Itchy, red, swollen, tearing eyes often mean eye allergies.
Amblyopia (Lazy Eye)
Amblyopia usually develops in young children and can mean permanent visual dysfunction if not diagnosed and treated early in life.
Optical defect in which refractive power is not uniform in all directions. A form of distorted vision which is usually correctable with eyeglasses, contact lenses or refractive surgery.
Inflammation of the eyelids can cause chronic eye irritation, tearing, foreign body sensation and crusty debris.
Cataracts and Cataract Surgery
Opacity or cloudiness of the crystalline lens (cloudy vision), which may prevent a clear image from forming on the retina. Surgical removal of lens may be necessary if visual loss becomes significant, with lost optical power replaced with an intraocular lens, contact lens or glasses (fortunately cataract removal is a routine procedure). May be congenital or caused by trauma, disease, or age.
Learn about the different types of color deficiency and how to cope in a color-coded world. Color vision deficiency affecting red-green discrimination.
Conjunctivitis (Pink Eye)
Inflammation of the conjunctiva (mucus membrane that covers the white of the eye and inner eye lid surfaces). Usually characterized by discharge, grittiness, redness and swelling.
Diabetes causes retinal degradation that can be sight-threatening.
Dry Eye Syndrome
Corneal conjunctival dryness due to deficient tear production. Can cause foreign body sensation or burning eyes.
Ocular herpes is a recurrent viral infection that can sometimes lead to serious vision loss.
Floaters and Spots
Particles that float in the vitreous and cut shadows on the retina; seen as spots, cobwebs, spiders, etc. They're usually harmless, but they can also be signs of a serious problem, such as a detached retina.
A damaged optic nerve and a diminishing field of vision result from glaucoma.
If you're hyperopic, you may see better from a distance than up close, or your vision may be blurred at all distances.
Special contact lenses can help people with thinning, bulging corneas to see better.
Macular Degeneration (AMD)
Group of conditions that include deterioration of the macula, resulting in a loss of sharp central vision. An estimated 13 million Americans have signs of this sight-threatening disease, the world's number one cause of blindness.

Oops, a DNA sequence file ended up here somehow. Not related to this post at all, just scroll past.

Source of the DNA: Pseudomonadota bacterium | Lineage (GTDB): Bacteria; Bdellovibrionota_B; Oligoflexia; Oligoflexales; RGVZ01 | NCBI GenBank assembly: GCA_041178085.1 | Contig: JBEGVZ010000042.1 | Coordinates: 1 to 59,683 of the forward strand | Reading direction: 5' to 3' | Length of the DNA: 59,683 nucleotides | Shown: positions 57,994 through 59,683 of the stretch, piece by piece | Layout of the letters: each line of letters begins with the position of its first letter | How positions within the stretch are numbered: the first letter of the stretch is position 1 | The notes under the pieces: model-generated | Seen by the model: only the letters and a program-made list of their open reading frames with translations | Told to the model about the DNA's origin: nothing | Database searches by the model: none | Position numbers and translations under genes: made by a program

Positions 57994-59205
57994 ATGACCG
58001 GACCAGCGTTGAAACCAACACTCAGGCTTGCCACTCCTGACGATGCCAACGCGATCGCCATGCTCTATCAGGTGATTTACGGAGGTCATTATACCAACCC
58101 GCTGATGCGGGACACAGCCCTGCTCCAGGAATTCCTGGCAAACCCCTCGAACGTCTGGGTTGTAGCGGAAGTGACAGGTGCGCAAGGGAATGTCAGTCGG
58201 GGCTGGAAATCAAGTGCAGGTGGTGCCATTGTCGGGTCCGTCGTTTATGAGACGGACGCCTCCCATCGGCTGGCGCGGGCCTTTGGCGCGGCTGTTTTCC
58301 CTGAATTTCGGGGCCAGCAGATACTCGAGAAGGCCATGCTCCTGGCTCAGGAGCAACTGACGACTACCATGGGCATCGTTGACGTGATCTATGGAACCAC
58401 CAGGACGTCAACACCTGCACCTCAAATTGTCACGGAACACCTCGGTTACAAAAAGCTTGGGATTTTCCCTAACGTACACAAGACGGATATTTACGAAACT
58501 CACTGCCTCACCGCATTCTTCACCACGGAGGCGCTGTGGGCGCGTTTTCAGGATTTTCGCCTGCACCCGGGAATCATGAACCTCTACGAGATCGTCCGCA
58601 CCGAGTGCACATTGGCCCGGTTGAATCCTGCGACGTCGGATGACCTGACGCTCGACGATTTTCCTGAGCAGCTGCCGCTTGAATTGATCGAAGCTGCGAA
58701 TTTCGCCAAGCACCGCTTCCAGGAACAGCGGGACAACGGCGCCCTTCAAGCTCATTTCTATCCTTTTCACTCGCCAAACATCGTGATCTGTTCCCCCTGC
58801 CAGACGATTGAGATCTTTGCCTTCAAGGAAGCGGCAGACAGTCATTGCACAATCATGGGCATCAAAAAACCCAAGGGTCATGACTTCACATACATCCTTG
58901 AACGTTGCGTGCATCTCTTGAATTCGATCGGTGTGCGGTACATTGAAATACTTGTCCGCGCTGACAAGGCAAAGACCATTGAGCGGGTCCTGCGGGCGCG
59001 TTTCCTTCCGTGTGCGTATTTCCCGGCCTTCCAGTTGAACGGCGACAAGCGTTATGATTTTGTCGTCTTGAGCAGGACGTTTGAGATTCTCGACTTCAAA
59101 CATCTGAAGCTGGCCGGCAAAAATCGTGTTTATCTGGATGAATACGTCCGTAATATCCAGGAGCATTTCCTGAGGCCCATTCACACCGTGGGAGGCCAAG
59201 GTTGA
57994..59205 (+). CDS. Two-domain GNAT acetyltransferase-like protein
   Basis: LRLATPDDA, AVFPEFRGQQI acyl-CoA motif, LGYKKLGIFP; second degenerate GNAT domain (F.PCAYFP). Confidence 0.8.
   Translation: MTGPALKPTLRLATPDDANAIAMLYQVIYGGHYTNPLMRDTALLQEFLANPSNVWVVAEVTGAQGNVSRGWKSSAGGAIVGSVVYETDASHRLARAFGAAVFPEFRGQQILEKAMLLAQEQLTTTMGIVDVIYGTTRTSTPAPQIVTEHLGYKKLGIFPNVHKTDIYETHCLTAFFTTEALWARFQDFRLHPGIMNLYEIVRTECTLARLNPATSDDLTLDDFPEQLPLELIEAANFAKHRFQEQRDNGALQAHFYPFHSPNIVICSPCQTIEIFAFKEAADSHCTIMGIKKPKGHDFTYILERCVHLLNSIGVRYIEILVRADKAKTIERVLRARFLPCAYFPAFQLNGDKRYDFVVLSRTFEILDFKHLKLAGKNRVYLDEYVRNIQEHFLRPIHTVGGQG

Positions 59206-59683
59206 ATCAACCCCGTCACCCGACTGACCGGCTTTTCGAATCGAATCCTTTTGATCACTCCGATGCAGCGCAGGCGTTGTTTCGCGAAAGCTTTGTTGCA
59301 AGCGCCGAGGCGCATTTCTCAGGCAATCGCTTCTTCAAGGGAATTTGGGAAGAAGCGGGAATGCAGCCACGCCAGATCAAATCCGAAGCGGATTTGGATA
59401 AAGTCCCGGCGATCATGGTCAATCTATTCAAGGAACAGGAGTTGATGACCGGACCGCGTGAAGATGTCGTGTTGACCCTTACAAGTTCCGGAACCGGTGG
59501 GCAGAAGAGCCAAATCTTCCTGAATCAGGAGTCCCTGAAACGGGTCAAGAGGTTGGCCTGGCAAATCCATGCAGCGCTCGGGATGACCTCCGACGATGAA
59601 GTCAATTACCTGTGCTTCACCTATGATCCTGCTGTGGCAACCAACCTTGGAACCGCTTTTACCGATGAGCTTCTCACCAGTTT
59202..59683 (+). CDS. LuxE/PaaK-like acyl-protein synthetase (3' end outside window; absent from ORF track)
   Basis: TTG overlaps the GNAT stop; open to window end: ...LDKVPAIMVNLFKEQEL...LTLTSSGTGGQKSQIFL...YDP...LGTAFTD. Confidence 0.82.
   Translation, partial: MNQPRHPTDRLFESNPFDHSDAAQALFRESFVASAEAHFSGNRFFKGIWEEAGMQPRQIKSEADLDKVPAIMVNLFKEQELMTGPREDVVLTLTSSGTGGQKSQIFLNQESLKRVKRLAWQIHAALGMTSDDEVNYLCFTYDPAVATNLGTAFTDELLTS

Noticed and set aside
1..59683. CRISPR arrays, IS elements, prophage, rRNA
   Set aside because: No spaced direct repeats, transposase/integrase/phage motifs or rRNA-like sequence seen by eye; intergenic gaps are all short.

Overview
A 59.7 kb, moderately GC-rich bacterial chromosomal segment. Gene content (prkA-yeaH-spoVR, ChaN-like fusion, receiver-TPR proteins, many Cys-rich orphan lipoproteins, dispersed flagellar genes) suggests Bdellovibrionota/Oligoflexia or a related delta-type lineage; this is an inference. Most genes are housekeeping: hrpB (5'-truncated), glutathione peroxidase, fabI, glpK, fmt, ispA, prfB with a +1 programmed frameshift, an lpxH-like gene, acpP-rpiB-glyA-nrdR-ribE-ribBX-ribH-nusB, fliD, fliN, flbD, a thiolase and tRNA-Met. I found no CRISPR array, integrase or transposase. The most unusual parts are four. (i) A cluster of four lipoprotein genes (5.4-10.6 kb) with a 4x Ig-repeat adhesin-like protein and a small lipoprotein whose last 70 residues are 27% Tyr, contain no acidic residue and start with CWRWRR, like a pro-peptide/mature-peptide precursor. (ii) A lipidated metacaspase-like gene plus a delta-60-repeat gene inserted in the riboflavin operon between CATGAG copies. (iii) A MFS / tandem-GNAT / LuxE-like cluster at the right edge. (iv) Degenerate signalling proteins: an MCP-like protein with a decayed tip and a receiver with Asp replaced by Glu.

Focusing defect in which the eye is over powered.
About a third of the population can see fine up close, but distant objects are a blur.
Elevated eye pressure has no symptoms, but it is easily detected in an eye exam. Take care of it before it develops into glaucoma.
Usually a severe headache often one-sided and accompanied by nausea. May be preceded by an aura of lightning flashes or expanding circles of light.
Photophobia (Light Sensitivity)
Lots of eye conditions can be the underlying cause of bothersome light sensitivity.
Pinguecula and Pterygium
Pingueculae are yellowish, slightly raised lesions that form on the surface tissue of the white part of your eye (sclera) close to the edge of the cornea. They are typically found in the open space between your eyelids (palpebral fissure), which also happens to be the area exposed to the sun. While pingueculae are more common in middle-aged or older people who spend significant amounts of time in the sun, they can also be found in younger people and even children - especially those who spend a lot of time in the sun without protection such as sunglasses or hats.
Greek for "elder eye," presbyopia means difficulty see close up for those in their 40s and older.
Pterygia are wedge- or wing-shaped growths of benign fibrous tissue with blood vessels (fibrovascular), typically located on the surface tissue of the sclera. In extreme cases, pterygia may grow onto the eye's cornea and interfere with vision. Because a pterygium resembles tissue or film growing over the eye, a person who has one may become concerned about personal appearance. As with pingueculea, prolonged exposure to ultraviolet light from the sun may play a role in the formation of pterygia.
Flashes of lights and floating spots are classic warning signs of a detached retina, so get this checked out right away.
Misaligned eyes can mean not only crossed eyes but also eyes that point outward, upward or downward.
A stye (also spelled "sty") develops when a gland at the edge of the eyelid becomes infected. Resembling a pimple on the eyelid, a stye can grow on the inside or outside of the lid. Styes are not harmful to vision, and they can occur at any age.
-Stye Symptoms and Signs
A stye initially brings pain, redness, tenderness and swelling in the area, then a small pimple appears. Sometimes just the immediate area is swollen; other times the entire eyelid swells. You may notice frequent watering in the affected eye, a feeling like something is in the eye or increased light sensitivity.
Inflammation of the uvea can be painful and may cause light sensitivity, floaters, and blurred vision.
Information from http://www.allaboutvision.com/